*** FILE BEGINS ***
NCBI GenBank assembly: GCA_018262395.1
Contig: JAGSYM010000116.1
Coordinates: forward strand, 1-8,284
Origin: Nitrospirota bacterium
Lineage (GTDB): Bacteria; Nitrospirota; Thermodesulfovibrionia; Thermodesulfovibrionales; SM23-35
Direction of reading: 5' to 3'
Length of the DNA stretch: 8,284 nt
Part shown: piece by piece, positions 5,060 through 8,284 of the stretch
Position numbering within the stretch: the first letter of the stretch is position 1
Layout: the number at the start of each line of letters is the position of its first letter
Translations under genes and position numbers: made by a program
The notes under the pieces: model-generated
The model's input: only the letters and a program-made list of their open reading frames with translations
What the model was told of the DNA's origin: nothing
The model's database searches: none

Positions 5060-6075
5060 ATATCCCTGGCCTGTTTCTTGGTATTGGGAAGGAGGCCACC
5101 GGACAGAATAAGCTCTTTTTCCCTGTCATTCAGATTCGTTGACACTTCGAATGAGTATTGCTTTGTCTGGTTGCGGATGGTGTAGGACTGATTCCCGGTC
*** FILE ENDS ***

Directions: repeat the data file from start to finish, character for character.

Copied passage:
NCBI GenBank assembly: GCA_018262395.1
Contig: JAGSYM010000116.1
Coordinates: forward strand, 1-8,284
Origin: Nitrospirota bacterium
Lineage (GTDB): Bacteria; Nitrospirota; Thermodesulfovibrionia; Thermodesulfovibrionales; SM23-35
Direction of reading: 5' to 3'
Length of the DNA stretch: 8,284 nt
Part shown: piece by piece, positions 5,060 through 8,284 of the stretch
Position numbering within the stretch: the first letter of the stretch is position 1
Layout: the number at the start of each line of letters is the position of its first letter
Translations under genes and position numbers: made by a program
The notes under the pieces: model-generated
The model's input: only the letters and a program-made list of their open reading frames with translations
What the model was told of the DNA's origin: nothing
The model's database searches: none

Positions 5060-6075
5060 ATATCCCTGGCCTGTTTCTTGGTATTGGGAAGGAGGCCACC
5101 GGACAGAATAAGCTCTTTTTCCCTGTCATTCAGATTCGTTGACACTTCGAATGAGTATTGCTTTGTCTGGTTGCGGATGGTGTAGGACTGATTCCCGGTC